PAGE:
Two people were arguing on the road. A: “You’re lying!” B: “You are lying!” A: “You don’t have any principles!” B: “You don’t have any principles!” A dusty old scholar overheard this, and told his follower: “Listen to this carefully. This is called debate.” The follower said: “No, they’re arguing, not debating.” The scholar said: “They speak about matters of the heart and of the head, how is this not debate?” The follower said: “If this is debate, then what would an argument sound like?” The scholar said: “Have you ever heard an even-tempered debate among scholars?”

問孔子

兩道學先生議論不合。各自詫眞道學。而互詆為假。久之不决。乃共請正于孔子。孔子下階。鞠躬致敬而言曰。吾道甚大。何必相同。二位老先生皆眞正道學。丘素所欣仰。豈有偽哉。兩人各大喜而退。弟子曰。夫子何䛕之甚也。孔子曰。此軰人哄得他去勾了。惹他甚麼。

Consulting Confucius

Two dusty old scholars had a long-running dispute – each considered his own interpretation to be the truth, and the other’s to be false. Unable to resolve it between themselves, they decided to seek the opinion of Confucius. Confucius came down from on high, made the customary salute, and said: “My way is very broad; why need there be exact agreement? Both of you gentlemen have correct interpretations. I appreciate both; neither may be said to be false.” They were both overjoyed and withdrew. One of the disciples asked Confucius: “Why did you have to flatter them so?” Confucius replied: “With people like these, just pander a bit to them and move on. Why encourage them?”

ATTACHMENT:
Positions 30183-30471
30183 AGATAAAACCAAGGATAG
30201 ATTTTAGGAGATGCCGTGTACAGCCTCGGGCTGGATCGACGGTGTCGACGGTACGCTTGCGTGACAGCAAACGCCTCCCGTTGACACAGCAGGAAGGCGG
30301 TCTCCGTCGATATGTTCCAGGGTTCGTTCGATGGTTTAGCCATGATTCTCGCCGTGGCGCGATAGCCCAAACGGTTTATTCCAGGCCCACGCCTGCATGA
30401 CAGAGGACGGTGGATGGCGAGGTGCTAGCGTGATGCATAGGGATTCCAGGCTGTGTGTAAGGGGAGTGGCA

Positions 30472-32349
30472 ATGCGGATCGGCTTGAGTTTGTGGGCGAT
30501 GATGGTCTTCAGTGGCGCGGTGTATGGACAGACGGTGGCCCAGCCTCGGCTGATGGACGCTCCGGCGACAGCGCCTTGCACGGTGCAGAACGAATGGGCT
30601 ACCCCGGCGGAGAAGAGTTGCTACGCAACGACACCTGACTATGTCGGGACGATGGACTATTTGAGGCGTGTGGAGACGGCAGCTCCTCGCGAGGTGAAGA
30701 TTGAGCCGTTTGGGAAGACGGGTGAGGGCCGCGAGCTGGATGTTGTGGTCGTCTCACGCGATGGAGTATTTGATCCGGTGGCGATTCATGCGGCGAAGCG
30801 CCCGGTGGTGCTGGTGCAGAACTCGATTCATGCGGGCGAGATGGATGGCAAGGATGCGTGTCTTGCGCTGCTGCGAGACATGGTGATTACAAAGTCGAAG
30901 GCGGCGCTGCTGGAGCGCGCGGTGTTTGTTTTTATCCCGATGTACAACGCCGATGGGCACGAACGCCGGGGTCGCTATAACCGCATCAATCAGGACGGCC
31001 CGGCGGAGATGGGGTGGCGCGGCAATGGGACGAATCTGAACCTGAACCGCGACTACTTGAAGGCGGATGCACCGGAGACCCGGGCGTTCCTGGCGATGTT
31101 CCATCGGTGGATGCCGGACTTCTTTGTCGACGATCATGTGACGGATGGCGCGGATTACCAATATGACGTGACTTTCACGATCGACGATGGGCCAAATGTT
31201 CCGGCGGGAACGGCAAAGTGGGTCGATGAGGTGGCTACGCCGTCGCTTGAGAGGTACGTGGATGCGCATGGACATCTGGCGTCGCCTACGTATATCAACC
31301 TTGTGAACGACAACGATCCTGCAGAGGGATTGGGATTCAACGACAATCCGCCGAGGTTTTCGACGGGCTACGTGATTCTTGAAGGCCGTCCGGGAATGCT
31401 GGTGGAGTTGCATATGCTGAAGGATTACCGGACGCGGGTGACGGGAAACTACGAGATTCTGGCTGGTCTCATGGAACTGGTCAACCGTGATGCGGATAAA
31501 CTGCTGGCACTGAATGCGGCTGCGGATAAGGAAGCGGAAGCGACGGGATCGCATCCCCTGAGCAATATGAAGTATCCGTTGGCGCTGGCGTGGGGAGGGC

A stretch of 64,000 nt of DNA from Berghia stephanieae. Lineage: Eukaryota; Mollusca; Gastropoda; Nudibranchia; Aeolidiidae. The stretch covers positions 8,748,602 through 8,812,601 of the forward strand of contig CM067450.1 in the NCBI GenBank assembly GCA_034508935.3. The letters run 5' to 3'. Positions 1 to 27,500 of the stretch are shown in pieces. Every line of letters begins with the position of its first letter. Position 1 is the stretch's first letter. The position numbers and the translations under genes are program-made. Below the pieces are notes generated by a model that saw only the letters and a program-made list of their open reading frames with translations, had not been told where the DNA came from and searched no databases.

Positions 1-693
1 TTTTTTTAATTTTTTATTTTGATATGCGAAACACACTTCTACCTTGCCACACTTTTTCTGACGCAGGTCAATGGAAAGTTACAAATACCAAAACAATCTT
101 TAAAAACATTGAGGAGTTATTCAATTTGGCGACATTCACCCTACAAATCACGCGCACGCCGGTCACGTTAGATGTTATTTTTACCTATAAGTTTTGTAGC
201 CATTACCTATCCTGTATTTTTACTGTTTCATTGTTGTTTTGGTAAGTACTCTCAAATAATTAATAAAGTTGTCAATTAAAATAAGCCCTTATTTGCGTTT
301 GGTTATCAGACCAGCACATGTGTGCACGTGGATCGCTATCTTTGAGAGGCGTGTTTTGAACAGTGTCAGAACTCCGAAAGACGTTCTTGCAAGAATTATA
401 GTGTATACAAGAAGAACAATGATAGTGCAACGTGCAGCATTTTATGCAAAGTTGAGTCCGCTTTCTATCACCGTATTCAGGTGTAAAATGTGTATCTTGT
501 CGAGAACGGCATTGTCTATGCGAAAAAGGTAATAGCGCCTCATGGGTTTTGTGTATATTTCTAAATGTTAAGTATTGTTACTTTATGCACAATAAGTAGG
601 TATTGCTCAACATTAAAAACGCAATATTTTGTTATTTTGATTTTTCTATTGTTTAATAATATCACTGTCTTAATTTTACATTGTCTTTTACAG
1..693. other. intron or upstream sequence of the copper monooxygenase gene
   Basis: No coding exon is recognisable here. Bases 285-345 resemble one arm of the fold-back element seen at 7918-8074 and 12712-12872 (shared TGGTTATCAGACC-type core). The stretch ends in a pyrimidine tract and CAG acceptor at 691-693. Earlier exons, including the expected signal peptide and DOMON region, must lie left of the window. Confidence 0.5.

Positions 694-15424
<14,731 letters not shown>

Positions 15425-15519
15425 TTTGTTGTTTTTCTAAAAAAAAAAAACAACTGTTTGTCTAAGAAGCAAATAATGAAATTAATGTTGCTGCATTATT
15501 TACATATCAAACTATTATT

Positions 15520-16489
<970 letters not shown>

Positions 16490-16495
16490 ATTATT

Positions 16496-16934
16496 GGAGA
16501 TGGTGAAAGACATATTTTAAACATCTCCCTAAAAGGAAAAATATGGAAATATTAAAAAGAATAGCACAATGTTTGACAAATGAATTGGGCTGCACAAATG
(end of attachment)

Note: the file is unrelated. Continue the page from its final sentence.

不問馬

一道學先生在官時。馬廄焚。童僕共救滅之。回報。道學問之曰傷人乎。對曰幸不傷。但馬尾燒𨚫了此。道學大怒。責治之。或請其罪。曰豈不聞孔子不問馬。如何輙以馬對。

Don’t ask about the horses

A dusty old scholar was in his study, when the stables caught fire. A servant boy helped to put it out, and reported the incident to his master. The scholar asked: “Was anyone hurt?” The boy replied: “Thankfully not, but the horse’s tail was a bit singed.” The scholar was extremely angry, and punished the boy. He asked what he had done wrong, and the scholar replied: “Don’t you know that Confucius didn’t ask about the horses? Why did you then tell me about the horses?” (A reference to the Analects, Xiang Dang 12: “The stables caught fire. The Master returned from court, and asked, ‘Was anybody hurt?’; he didn’t ask about the horses.” 廄焚。子退朝,曰:「傷人乎?」不問馬。)

行房

有道學先生行房。既去褻衣。拱手大言曰。吾非。為好色而然也為祖宗綿血食也。乃凸一下。又曰。吾非為好色而然也為朝廷添戶口也又凸一下。復曰。吾非為好色而然也。為天帝廣化育也。又凸一下。或問弟四凸說甚麼。有識者曰。如此道學先生。只三凸便完了。還有甚說。

Having sex

A dusty old scholar was having sex. After tossing aside his clothes, he folded his hands in a salute and declared: “I am not doing this from lustfulness, but to carry on the ancestral line,” and then he thrust once. He then spoke again: “I am not doing this from lustfulness, but to make our empire bountiful,” and he gave another thrust. And once again: “I am not doing this out of lustfulness, but to be fruitful and multiply,” and he gave another thrust. A disciple asked: “What did he say before the fourth thrust?” A knowledgeable man replied: “What more is to be said? A dusty old scholar such as this would have been finished in three thrusts.”

女道學

一儒家女新婚。交歡之際。陰道先生。此女忽穿衣下地。整容向末萬福。夫驚問故。荅曰僣先了。

A woman literatus

The daughter of a scholarly household was having sex on her bridal night, when she climaxed first. Thereupon she hurriedly threw on her clothes and went down on the ground. Composing herself, she curtsied to her husband. He was shocked, and asked her what she was doing. She replied: “I had presumed to come before you.”